In limine in limerick – Bossier v State Farm

A  lawyer by the name of Guice
has tried to play fair and be nice
but when State Farm raised her ire
she grabbed their personal voir dire
and asked the Court for ice.

If you recall State Farm puts the Court to the test in Bossier – files nine motions in limine UPDATED and the subsequent court order denying Bossier’s consent motion for an extension,  reported in a recent SLABBED Daily, you may find Bossier’s motion in limine as interesting as I did – and, yes, Bossier filed just one but counsel did indeed meet the Court’s deadline!

Plaintiff, by and through counsel of record…would request that this Honorable Court rule in advance of the trial excluding from evidence the following matters and directing counsel and their witnesses to not elicit testimony, argument, or evidence, directly or indirectly, regarding the following matters…

The first matter has been around the block so often, it shouldn’t be necessary to ask the Court to once again exclude testimony, argument, or evidence, directly or indirectly, regarding Bossier’s MDA grant; and, the second, to likewise exclude mention of the the Bossier’s SBA loan.  In fact, according to a footnote, Bossier attempted to avoid asking the Court to once again rule on these matter:

Counsel for Plaintiff has requested a stipulation from counsel for Defendant relating to the MDA/SBA evidence issues, in accordance with this Court’s prior rulings, in order to avoid the necessity of filing this motion. Counsel for Defendant has not responded to same. Moreover, as counsel for Plaintiff has still not received Defendant’s pre-trial inserts, it is unknown whether Defendant intends to introduce this evidence at trial. (emphasis added)

Bossier’s counsel has obviously seen Defendant’s counsel in action in other cases and the third matter the Court is asked to exclude is Personal Statements of Counsel during Voir Dire, Opening Statements and the like.

State Farm attorney John Banahan and other members of his firm are known to interject personal comments about themselves and their family members during voir dire, opening statement, and similar times. For example, during the Broussard and Gemmill cases, Mr. Banahan discussed during voir dire his wife’s kind-hearted nature and her disapproval of his representation of State Farm.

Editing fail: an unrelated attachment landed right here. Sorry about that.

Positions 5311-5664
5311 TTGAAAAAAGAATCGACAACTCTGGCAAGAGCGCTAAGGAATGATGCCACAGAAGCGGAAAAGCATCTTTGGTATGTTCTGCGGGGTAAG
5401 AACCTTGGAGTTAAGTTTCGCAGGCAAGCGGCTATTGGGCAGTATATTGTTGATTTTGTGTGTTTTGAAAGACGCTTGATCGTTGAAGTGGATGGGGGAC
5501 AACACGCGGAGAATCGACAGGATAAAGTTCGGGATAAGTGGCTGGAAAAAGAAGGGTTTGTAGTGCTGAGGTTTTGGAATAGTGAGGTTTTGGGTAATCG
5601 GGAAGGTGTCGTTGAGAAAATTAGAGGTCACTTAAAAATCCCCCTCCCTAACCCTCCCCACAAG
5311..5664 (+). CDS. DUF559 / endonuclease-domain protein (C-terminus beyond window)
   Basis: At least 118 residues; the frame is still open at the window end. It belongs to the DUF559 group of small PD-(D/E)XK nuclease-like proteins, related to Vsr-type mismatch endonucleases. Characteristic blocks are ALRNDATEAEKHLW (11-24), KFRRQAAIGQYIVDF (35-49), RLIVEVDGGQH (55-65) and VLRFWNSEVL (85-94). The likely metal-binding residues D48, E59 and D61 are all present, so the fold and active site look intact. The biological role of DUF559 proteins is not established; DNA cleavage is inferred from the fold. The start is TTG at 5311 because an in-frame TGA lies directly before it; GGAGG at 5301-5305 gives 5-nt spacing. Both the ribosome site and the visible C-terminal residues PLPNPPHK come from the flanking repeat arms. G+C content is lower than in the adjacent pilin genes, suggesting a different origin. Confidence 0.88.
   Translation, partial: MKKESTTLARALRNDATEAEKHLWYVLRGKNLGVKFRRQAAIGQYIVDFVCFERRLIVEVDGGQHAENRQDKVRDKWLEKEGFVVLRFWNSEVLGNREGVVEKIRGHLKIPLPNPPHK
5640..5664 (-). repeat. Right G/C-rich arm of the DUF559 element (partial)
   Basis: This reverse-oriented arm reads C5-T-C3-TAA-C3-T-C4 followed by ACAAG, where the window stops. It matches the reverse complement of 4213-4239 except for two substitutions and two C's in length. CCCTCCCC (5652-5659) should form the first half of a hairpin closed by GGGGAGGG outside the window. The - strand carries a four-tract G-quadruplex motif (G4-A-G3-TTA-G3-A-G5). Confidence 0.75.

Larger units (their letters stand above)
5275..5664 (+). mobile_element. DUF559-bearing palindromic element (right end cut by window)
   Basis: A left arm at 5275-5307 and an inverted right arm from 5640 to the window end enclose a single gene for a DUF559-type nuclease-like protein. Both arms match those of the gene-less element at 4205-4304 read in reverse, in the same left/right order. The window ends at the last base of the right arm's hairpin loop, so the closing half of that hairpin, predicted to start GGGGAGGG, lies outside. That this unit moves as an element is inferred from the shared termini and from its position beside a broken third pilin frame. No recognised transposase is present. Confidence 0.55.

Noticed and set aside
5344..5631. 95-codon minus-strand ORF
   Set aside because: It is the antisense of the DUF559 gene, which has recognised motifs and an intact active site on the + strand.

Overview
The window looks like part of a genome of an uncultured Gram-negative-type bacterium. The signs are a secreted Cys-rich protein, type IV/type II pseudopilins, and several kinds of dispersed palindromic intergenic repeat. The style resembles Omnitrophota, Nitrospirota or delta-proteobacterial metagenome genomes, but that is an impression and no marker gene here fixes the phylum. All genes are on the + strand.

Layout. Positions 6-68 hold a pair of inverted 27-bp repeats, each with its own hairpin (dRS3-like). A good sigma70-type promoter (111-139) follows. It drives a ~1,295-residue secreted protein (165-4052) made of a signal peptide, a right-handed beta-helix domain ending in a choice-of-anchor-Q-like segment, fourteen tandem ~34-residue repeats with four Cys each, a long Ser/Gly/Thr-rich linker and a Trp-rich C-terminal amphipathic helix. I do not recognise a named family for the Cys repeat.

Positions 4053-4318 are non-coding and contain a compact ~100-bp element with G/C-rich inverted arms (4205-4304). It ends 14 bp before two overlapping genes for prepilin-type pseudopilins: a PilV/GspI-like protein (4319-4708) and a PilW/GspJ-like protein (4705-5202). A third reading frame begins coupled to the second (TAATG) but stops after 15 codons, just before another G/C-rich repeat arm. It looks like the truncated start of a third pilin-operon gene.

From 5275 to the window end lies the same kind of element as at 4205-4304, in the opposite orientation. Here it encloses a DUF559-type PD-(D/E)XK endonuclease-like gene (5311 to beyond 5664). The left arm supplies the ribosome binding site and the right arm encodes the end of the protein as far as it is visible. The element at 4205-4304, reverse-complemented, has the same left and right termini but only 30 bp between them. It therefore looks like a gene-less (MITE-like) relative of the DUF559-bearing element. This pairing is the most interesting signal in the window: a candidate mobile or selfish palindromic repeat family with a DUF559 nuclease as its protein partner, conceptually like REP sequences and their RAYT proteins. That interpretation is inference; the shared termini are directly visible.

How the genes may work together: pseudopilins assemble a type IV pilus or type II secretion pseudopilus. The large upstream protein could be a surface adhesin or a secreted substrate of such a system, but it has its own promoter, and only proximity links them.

Bossier’s counsel thoughtfully included a page from the transcript of  Broussard v State Farm as an exhibit.

I want to talk a little bit about what Mr. Banahan shared with you yesterday.  We have all been through a very trying ordeal with Hurricane Katrina, and his fears are the same as my fears.  I think you could gather from his voir dire that our office was flooded and is now gone…

What caught my eye, however, was the first sentence in the paragraph that followed:

I want to look a little bit at the policy…

Bossier’s counsel was wise to include this matter in the motion.  Likewise, State Farm’s counsel would be wise to look more than just a “little bit” at the policy and save the “sharing” for the next State Farm revival.

Of course, Bossier didn’t have a flood policy and that meant there was no place to dump the claim other than Judge Senter’s lap – which brings us to the fourth matter

On August 31, 2009, State Farm paid policy limits of Mr. Bossier’s dwelling extension. Enclosed with the check was a letter from Jim Newman, previously unidentified State Farm employee, who set forth a factual scenario designed to paint the payment in the light most favorable to State Farm.

The letter is hearsay and should be excluded. Moreover, it contains double, triple, and even quadruple hearsay, matters which Mr. Newman has no personal knowledge of. Much of this hearsay is untrue…

Mr. Newman has never been identified as a witness in this litigation and hence has never been available to be deposed. He has no personal knowledge of the matters relayed in the letter…

If the letter had any probative value, which it does not, then such weak value would be outweighed by issues of undue prejudice, confusion of the issues, and misleading the jury. Hence, the letter should be excluded under Rule 403 as well.

Lastly, Bossier’s counsel reserves the right to protect Plaintiff’s rights.

The pre-trial order in this matter is due to the Court on October 7. Counsel for Plaintiff provided counsel for Defendant with Plaintiff’s proposed pre-trial inserts on September 4, 2009. As of the time of filing these motions, counsel for Plaintiff has not yet received Defendant’s pre-trial inserts nor has she received any indication from counsel for Defendant as to when same will be sent. Accordingly, it is unknown what evidence State Farm intends to offer at the trial of this matter. Protection of Plaintiff’s rights may require counsel for Plaintiff to seek leave to file
a belated motion in limine as to any matters concerning which a contemporaneous objection would not be sufficient.

A  lawyer by the name of Guice
has tried to play fair and be nice
but when State Farm raised her ire
she grabbed their personal voir dire
and asked the Court for ice.

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